Tuesday, July 31, 2007

Con Man's New Playground: Internet Scams

--Con men running wild on the internet.
Chat room, bulletin board, and newsgroup participants are the ones at greatest risk, as well as those who respond to spammers.

What is it about the internet that attracts con artists like flies to potato salad?

The reasons are many. While countries, provinces, state and local governments have clearly defined borders, the internet has none. Its reach is global. In this trading environment without borders con artists can easily hide behind fictitious names, a variety of aliases, mail drops. They can operate from nondescript boiler rooms, coffee houses, libraries with internet access. It affords the ultimate flexibility.

And, it provides a vast market of some 350 million people worldwide. From the mundane beginnings of the nineteenth century snake oil salesman to this present-day, kid-in-a-candy-store Utopia, is it any wonder that con artists everywhere are stampeding to get in? And, the choicest candy in the store is made up of the huge variety of newsgroups, chat rooms, and bulletin boards, which, along with spamming, make up the letter-perfect venue for them.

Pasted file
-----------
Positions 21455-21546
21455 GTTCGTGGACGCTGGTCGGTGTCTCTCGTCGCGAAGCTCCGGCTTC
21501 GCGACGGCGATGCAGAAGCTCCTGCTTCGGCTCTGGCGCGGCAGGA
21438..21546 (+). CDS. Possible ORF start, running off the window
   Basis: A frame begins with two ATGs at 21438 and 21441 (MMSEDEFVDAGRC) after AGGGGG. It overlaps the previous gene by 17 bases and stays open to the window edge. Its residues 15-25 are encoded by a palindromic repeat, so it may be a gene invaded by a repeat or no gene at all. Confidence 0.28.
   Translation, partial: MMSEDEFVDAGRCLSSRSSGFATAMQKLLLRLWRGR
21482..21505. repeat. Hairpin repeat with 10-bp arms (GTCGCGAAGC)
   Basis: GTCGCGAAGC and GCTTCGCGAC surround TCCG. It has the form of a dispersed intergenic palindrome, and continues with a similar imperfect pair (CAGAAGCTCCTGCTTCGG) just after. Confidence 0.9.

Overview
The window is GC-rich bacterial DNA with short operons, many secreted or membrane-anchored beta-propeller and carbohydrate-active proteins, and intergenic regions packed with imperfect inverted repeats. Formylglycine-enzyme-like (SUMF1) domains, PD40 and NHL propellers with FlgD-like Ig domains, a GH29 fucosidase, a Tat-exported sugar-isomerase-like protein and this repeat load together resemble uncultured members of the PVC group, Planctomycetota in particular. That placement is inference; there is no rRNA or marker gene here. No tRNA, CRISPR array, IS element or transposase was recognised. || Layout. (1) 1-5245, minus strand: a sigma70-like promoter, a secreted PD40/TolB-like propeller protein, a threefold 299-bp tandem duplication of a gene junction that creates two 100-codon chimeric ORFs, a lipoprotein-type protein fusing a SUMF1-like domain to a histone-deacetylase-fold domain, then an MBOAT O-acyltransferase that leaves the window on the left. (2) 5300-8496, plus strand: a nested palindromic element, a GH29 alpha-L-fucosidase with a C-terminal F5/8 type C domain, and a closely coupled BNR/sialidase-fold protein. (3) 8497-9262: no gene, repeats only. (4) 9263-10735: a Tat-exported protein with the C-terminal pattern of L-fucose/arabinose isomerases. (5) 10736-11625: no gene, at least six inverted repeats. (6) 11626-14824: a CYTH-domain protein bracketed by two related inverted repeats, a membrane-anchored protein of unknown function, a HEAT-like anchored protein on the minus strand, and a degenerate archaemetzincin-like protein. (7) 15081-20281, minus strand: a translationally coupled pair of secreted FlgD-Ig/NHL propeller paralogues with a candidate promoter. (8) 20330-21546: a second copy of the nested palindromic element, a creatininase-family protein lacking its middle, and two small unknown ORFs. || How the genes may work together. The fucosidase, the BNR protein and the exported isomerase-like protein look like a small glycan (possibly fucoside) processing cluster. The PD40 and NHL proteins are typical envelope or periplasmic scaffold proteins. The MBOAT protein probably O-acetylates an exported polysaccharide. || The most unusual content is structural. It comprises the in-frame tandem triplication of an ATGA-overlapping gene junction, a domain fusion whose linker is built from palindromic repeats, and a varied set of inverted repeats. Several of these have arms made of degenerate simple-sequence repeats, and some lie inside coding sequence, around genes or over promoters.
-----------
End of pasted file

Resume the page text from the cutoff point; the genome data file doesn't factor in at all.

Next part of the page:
Such rip-offs as these nine:

1. Job scams. Often to extract your bank account or social security number.

2. Overpayments. The accompanying request to return the extra money is usually to steal vital account information.

3. Help in moving money from one country to another. The Nigerian offers. Good example. Need we say more?

4. Netherlands and Canadian lotteries. Practically never legitimate.

5. Find out everything about anyone. Great appeal to the dark side of so many people--those who wish to "get something" on a business associate, an acquaintance, or neighbor. Too often this is nothing more than an attempt to turn tables--to, instead, learn everything about you.

6. Questionnaires of all types. Many are seeded with extrapolative word puzzles, designed only to pull vital, personal information from you.

7. Jury duty. These notices are always handled by surface mail, not the internet.

8. Western Union scams. Usually a quick-buck grab, nothing more.

9. Disaster relief. Not only do United Way, the Salvation Army, and Red Cross rely heavily on donations, so do the con men

Thiiller book author, Jack Payne, whose book, Six Hours Past Thursday, covers con games extensively, has this thought,"Essence is to proceed with caution in conducting any money transactions--any at all--with first-time contacts. Luckily, the good guys have their names plastered all over the internet as well. Easy to spot, because you must contact them. They do not solicit you. Priceless information and help is out there. It's plentiful, readily offered.

"Whenever in doubt, tap these multitudinous sources."

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